(b) Kadabana (Gatapaŋa) – the Buffalo. Buffalos brought by early European settlers have run wild in the swamps and plains of Arnhem Land. This is a camp dance which describes the heavy animal crashing through the undergrowth being hunted by Aboriginal men for food.
(c) The Wawilak Story
(IV) The clouds – this segment accompanies the song which tells of the rain, and dark cloud which the Lightning Serpent sent overhead.
(d) Katjambal (Garrtjambal) – the Kangaroo. The story of the kangaroo as he bounds along the grassy plains through the scrub.
The Rest of the Liner Notes:
Wandjuk Marika is a ceremonial leader of the Riratjingu (Rirratjiŋu) clan of North East Arnhem Land and Chairman of the Aboriginal Arts Board of the Australia Council. He was born about 1930 om what was then the small mission settlement of Yirrkala. This has since become the focal point of one of the most important struggles for ownership of land by traditional Aborigines, and the site of the huge bauxite mine, Nabalco. Wandjuk Marika and his people have been catapulted into confrontation with an industrialised society and in the process they have emerged with a great degree of strength and political and social cohesion. Traditional culture remains a vital part of life in Eastern Arnhem Land, the stories of the exploits of the ancestral beings of the Dreamtime such as the Djanggawul (Djaŋ’kawu) and the Wawilak Sisters providing the basis for lengthy ceremonial cycles involving ritual and social obligations covering every aspect of life from birth to death.
Wandjuk Marika learnt to play the didjeridu as a small boy from his father, Mawalan, who was a great and respected ceremonial leader, and who passed on to Wandjuk his knowledge of the sacred lore, the ceremonies and the sacred designs, just as Wandjuk is training his own sons today.
As well as his role in the traditional life of the Riratjingu, Wandjuk is also striving to explain the stories and create an awareness of the depth of his own culture in all Australians, through his work on the Australian Aboriginal Arts Board.
He says: “We realise the old way will never return, but we believe that much of our music, songs, dance and art can and must be preserved as a vital part of the culture of mankind.”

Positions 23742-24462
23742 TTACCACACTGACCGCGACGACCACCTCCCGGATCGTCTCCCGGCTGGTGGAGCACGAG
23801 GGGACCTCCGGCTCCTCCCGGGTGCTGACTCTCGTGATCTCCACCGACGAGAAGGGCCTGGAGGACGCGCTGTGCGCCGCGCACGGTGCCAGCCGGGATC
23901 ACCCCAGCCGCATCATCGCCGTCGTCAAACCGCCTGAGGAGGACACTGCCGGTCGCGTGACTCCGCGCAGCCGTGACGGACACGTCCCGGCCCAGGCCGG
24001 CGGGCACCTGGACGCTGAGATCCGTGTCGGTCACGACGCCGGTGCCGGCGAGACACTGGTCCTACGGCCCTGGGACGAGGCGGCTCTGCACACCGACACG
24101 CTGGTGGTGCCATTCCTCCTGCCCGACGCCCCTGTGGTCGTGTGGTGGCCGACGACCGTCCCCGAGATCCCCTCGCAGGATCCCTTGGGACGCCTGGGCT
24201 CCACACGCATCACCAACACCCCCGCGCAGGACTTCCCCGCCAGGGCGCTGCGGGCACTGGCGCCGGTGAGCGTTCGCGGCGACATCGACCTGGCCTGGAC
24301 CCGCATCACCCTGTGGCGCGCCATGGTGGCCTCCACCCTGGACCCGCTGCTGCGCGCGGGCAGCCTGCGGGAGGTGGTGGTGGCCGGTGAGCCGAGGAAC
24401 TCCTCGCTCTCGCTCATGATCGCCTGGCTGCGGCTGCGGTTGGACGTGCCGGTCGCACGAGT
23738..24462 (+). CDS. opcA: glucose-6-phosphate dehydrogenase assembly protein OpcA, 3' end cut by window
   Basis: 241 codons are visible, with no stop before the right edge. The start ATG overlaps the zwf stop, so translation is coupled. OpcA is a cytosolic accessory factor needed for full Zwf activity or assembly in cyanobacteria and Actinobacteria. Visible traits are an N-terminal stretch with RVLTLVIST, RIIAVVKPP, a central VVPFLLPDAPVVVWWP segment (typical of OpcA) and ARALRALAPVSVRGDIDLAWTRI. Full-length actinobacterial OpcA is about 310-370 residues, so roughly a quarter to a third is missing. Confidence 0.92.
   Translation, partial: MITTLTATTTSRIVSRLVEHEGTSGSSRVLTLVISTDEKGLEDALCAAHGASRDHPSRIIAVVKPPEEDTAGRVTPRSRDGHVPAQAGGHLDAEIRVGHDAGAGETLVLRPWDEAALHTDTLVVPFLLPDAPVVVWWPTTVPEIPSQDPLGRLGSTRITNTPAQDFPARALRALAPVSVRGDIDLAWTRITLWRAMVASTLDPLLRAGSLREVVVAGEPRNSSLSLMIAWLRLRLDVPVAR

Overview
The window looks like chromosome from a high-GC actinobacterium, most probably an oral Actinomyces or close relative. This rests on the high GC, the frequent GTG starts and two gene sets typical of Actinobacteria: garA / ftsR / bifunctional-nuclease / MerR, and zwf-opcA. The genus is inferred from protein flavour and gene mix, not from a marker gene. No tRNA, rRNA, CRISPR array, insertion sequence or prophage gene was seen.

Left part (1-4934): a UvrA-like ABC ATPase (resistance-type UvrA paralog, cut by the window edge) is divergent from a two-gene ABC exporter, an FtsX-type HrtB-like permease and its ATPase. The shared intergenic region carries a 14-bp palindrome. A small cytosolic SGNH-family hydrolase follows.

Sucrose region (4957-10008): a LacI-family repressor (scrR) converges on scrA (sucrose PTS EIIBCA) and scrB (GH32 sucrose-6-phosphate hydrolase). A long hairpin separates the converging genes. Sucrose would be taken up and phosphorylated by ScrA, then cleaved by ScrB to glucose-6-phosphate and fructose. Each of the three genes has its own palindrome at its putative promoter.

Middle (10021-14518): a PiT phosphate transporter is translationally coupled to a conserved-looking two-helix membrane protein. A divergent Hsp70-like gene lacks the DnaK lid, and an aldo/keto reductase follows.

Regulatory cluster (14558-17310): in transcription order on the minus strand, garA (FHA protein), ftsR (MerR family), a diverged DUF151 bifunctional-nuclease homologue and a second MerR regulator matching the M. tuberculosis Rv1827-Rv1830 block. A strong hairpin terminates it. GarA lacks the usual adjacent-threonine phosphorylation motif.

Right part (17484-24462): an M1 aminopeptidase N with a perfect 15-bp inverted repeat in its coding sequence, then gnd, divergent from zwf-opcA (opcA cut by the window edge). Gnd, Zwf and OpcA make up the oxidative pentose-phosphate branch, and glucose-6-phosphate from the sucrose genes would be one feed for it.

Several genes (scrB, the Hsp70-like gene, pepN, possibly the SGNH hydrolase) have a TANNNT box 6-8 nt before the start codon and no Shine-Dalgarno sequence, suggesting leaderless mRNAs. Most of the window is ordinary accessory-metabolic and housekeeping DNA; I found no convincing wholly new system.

THE DIDJERIDU (or YIDAKI)
The didjeridu, or drone pipe, is the traditional wind instrument of the Aborigines of Northern Australia. It is in fact a branch or trunk of a young eucalyptus, or string bark tree which has been hollowed out by termites. The musician taps the tree to see if the resonance indicates it is sufficiently hollow, and then after he cuts it down, he selects a suitable length for the instrument. This is smoothed and painted, and bees wax or gum is applied to the end to be placed in the mouth. This narrows the diameter of the interior hole, and provides a comfortable mouthpiece. The length and diameter of the instrument determine its pitch and the tone produced when it is blown with loosely vibrating lips. Variations in the sound produced occur when the lips are tightened, or when the tongue is moved towards and away from the opening. The vocal chords are also used when producing a croak.
The sustained rhythm is achieved by a unique form of breathing. Air is drawn in through the nose in quick breaths. This is retained in the cheeks and continuously expelled through the mouth to maintain the sound.
The instrument is generally played as a rhythmic accompaniment to the songman and clapsticks, however, it is also played solo for camp dances and general fun and amusement.
SEMINAR ON ART IN THE THIRD WORLD
Wandjuk Marika was invited to be a guest lecturer at the Seminar on Art in the Third World at the University of Papua New Guinea in 1976, organised by the Institute of Papua New Guinea Studies. Wandjuk Marika gave a lecture on Aboriginal art and music, together with a performance on the didjeridu. In addition he demonstrated the art of bark painting and opened an exhibition of Aboriginal art at the Institute of Papua New Guinea Studies.
Recorded at the National Broadcasting Commission 25th February, 1976
Recorded by Frederic DUVELLE Text by Jennifer ISAACS Cover photo by Jennifer STEELE First published by LARRIKIN Records 1977
Thanks to John of manikay.com for first making me aware of this recording many years ago. Images borrowed from discogs.com. No, I do not have rights to this recording or text. But it’s long out of print, most likely never will be reprinted, and I know many of Wanjduk’s living family and bet they’d be happy to let this recording be heard as long as nobody’s selling it for a profit without them.